Book review for “Lean Sustainability”

Lean Sustainability

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The book provides practical, detailed, real-world examples that no other book provides, which integrates safety, health and environment (SHE) with lean and sustainability, known as “Lean, Green and Serene”. Averill introduces another concept, “Triple Zero” which is the goal of zero accidents, zero incidents, and zero losses (p. xii). This is achievable if everyone in an organization works together to remove and control risk (p.16) through reduction in hazards and exposure controls (p.17). He calls this “autonomous team culture” where SHE processes are fully integrated into decision making, management systems, and ways of working (p.27). Companies use both leading and lagging metrics to measure performance (p.52).

  • There is a history of lean, SHE and sustainability. The Toyota Production System (TPS) has goals of creating an “efficient, stress-free work environment” (p.3). In addition, the Japan Institute of Plant Maintenance (JIPM) requires organizations to reduce accidents and environmental pollution in order to receive its Total Productive Maintenance (TPM) Excellence Award. JIPM also discusses the need for a safe, working environment, otherwise employees are unwilling and even unable to focus their energies on production improvement activities. In other words, all improvement begins with safety (p.6).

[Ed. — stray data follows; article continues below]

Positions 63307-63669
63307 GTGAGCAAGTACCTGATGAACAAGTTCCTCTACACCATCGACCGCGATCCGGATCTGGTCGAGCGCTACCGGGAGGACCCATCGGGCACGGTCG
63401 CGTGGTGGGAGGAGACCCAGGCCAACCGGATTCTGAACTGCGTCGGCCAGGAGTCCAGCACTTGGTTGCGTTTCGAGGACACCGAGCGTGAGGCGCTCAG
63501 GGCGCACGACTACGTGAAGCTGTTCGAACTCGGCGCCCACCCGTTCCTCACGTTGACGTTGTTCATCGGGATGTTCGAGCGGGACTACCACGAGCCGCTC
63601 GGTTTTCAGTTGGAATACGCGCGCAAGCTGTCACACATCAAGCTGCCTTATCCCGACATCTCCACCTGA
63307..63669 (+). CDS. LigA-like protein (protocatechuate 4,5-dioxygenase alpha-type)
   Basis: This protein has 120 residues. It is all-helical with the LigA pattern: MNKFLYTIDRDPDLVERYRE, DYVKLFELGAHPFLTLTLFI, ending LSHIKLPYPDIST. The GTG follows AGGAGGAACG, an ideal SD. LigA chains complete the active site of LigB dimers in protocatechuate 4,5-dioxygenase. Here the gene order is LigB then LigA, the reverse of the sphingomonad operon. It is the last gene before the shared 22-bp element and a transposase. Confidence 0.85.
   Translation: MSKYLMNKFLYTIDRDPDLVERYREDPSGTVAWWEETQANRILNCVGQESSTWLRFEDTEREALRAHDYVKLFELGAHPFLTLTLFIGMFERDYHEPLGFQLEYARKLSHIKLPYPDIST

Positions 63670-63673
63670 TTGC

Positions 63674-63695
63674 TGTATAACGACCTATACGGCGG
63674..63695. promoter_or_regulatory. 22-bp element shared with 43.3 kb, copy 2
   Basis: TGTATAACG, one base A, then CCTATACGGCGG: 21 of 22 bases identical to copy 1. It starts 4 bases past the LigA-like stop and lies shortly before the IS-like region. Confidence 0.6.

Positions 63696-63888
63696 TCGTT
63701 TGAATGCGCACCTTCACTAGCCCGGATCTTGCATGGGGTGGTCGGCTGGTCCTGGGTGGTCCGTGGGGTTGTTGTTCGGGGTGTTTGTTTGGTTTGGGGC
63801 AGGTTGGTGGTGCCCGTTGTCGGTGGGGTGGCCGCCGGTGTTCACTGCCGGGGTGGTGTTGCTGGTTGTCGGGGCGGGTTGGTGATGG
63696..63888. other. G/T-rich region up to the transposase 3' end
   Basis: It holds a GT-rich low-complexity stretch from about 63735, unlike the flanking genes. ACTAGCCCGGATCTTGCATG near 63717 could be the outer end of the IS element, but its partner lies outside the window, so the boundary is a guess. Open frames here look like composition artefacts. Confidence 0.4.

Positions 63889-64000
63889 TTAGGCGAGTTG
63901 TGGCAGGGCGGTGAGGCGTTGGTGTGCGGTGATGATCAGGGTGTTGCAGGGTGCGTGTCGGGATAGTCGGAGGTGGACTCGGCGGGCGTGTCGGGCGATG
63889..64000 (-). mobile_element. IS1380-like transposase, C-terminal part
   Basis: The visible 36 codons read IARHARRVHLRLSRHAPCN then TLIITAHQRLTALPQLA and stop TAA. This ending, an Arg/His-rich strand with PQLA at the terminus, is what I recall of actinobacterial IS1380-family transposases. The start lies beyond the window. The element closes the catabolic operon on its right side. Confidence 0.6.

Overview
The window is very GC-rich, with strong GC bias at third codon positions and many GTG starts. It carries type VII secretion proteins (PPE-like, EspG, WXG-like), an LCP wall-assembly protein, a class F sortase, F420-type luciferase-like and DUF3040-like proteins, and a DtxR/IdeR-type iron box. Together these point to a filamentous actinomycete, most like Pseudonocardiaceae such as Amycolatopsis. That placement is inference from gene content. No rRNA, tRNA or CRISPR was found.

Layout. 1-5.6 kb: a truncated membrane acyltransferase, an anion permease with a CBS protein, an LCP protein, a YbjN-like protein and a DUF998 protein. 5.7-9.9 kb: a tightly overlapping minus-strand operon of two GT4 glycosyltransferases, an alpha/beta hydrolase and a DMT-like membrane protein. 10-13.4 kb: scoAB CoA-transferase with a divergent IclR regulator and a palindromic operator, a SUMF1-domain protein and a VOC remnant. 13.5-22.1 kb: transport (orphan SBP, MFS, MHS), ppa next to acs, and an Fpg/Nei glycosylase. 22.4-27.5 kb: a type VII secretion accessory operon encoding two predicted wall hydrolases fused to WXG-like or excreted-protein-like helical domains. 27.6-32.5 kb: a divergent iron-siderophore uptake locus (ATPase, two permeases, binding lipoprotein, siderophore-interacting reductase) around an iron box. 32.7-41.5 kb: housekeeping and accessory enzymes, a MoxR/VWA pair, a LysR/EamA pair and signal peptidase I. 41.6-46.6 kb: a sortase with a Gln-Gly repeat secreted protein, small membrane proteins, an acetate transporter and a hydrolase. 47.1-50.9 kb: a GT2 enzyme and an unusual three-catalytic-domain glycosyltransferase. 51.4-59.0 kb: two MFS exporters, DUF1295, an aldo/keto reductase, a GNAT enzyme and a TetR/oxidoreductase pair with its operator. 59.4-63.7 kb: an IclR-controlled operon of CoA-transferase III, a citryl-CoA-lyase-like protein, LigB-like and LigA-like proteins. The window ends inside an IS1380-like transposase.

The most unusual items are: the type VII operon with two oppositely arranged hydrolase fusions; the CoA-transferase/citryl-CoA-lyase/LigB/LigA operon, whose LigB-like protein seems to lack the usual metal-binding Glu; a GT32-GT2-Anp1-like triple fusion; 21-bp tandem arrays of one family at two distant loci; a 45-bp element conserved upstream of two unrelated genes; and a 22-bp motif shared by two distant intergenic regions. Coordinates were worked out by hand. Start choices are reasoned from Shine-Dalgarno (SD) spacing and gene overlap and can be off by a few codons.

• Averill equates workplace accidents and environmental incidents as wastes that harm the value stream, and is consistent and supportive with the goals of SHE (p.2).
  • Companies that are considered leaders in implementing environmental, social and governance policies have outperformed the general stock market by 25% since August 2005 (p.11).
  • An effective SHE management system has processes in place to systematically identify and remove both at-risk conditions and at-risk behavior (p.31).
  • Averill presents a SHE loss tree, which breaks up 39 different situations suffered by an organization, broken up into Safety, Environment and Health, which can be used to track the count and cost of each loss, to aid in reporting across an organization.
  • To achieve a goal of zero incidents and accidents, an organization requires a definition, explanation why it’s an important and achievable goal, examples and case studies from other companies, and a plan for achieving it (p.43). The definitions can change over time, starting with reportable incidents, then expanding to include all incidents, whether reported or not (p.45).
  • Organizations with a “zero waste” strategy also look at the lifecycle of a product, and strive for zero environmental incidents, zero solid and hazardous waste, zero emissions, zero effluent, zero waste of resources, zero toxics and zero energy wasted (100% energy efficiency) (p.46).
  • The key to safety training is teaching people to anticipate dangers. Workers are shown pictures, videos and simulations of dangerous situations related to their work, and are asked to discuss what they see. This is similar to pilot training using flight simulators. (p.70).